'There is no biblical basis for the ban on abortion,' Yale Divinity School claims

The statement was published on behalf of Dean Gregory Sterling.

The school defines itself as 'interdenominational and completely nonsectarian.'

Yale Divinity School (YDS) published a pro-abortion statement that opposed the recent Supreme Court decision to reverse Roe v. Wade, claiming there is no “biblical basis” for abortion bans.

The statement was published on behalf of Dean Gregory Sterling.

“There is no biblical basis for the ban on abortion,” the sentence reads in full.

Sterling cites Exodus 21:22-25 to suggest that the Bible distinguishes between the life of a child and a fetus.

”Simplistic appeals to the biblical traditions are just that, simplistic. Christianity is supportive of human life, but we must work through our traditions with care,” Sterling writes. “It is not at all clear that today’s decision reflects a text like Exodus 21:22–25.”

[RELATED: REPORT: These Christian universities actively promote abortion providers]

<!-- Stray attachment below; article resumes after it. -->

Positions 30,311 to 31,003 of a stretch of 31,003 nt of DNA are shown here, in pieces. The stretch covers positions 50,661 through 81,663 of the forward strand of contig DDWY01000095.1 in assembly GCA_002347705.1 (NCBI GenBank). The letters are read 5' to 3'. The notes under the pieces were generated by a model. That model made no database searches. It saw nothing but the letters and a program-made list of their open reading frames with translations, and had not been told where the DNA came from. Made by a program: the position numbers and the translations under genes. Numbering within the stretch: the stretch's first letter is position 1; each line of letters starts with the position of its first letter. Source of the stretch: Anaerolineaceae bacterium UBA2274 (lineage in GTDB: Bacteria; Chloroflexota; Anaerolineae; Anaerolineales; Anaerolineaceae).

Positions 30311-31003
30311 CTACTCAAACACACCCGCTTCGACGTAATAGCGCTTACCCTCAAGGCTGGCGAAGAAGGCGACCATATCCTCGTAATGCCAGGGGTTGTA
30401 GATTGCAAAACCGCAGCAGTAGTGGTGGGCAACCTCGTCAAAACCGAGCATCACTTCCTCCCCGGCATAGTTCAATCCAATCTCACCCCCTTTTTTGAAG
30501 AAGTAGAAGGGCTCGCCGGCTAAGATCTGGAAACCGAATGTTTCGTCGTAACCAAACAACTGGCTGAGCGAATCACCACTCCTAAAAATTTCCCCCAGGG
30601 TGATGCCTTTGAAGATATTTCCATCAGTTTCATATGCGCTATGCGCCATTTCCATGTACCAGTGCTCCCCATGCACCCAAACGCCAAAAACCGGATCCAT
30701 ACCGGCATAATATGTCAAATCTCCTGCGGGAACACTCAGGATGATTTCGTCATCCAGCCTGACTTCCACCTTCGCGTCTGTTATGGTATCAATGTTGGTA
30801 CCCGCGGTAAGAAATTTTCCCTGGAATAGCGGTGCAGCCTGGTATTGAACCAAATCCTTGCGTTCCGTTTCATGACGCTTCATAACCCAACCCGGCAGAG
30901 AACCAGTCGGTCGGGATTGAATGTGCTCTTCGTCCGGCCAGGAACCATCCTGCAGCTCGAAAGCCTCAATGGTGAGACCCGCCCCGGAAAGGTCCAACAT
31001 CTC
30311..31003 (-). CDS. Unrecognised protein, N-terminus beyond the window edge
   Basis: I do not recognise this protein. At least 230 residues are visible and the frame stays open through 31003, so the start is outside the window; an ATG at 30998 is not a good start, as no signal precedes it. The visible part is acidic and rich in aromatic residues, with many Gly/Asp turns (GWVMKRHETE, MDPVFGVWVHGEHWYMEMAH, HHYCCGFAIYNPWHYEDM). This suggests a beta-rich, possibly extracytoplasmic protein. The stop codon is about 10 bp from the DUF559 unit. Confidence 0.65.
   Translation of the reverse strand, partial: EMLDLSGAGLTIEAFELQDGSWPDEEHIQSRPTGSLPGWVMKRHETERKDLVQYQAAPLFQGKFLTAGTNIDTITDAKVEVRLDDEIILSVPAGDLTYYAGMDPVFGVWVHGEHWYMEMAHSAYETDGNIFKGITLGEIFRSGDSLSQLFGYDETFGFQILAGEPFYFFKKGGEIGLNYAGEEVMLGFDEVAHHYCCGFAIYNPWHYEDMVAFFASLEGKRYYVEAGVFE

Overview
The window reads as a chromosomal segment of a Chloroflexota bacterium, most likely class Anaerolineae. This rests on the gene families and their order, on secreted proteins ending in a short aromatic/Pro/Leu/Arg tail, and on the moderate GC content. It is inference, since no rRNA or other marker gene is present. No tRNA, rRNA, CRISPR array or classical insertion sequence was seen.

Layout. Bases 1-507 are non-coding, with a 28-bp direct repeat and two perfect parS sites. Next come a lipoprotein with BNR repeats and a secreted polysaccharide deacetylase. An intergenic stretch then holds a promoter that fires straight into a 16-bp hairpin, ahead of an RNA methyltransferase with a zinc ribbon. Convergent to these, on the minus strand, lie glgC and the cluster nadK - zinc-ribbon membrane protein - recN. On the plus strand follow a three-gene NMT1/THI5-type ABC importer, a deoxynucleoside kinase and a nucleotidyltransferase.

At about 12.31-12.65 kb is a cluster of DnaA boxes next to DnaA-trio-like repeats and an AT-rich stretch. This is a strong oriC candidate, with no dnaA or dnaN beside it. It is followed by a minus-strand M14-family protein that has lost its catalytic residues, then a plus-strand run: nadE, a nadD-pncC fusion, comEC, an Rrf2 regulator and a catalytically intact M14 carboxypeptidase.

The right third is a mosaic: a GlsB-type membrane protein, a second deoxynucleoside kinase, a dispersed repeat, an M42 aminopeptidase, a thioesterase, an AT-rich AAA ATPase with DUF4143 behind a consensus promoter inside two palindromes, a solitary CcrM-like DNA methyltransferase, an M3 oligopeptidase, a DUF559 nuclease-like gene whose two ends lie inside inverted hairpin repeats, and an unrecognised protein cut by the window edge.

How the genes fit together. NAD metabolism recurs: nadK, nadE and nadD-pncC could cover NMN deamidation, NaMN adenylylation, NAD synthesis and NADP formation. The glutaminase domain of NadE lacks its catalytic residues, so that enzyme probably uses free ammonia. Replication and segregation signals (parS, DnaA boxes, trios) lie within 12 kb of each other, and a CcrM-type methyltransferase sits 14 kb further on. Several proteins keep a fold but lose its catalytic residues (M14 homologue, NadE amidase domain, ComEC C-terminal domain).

Exodus 21:22 follows the deliverance of the Ten Commandments and outlines Biblical precautions for harming a pregnant woman: 

Sterling argues that the passage does not equate to abortion due to the severity of the punishment, writing, ”The only text that deals directly with a fetus is Exodus 21:22–25, and it makes a distinction between the penalty levied on someone who causes a pregnant woman to miscarry versus an injury to the woman herself.”

Sterling believes that the overturning of Roe v. Wade does  not “promote life,” but instead flaunts”political agendas.”

[RELATED: WATCH: Students destroy pro-life memorial at Pepperdine University]

“There are millions of American women who feel violated by today’s decision. They understand that this is not only a decision about abortion, but about women’s rights,” he writes. “The decision is a step backward for human rights.”

YDS is a graduate branch of Yale University and claims to prepare its students to ordain Christian ministry. 

The school defines “interdenominational and completely nonsectarian.”

Campus Reform contacted YDS and Sterling for comment. This article will be updated accordingly.

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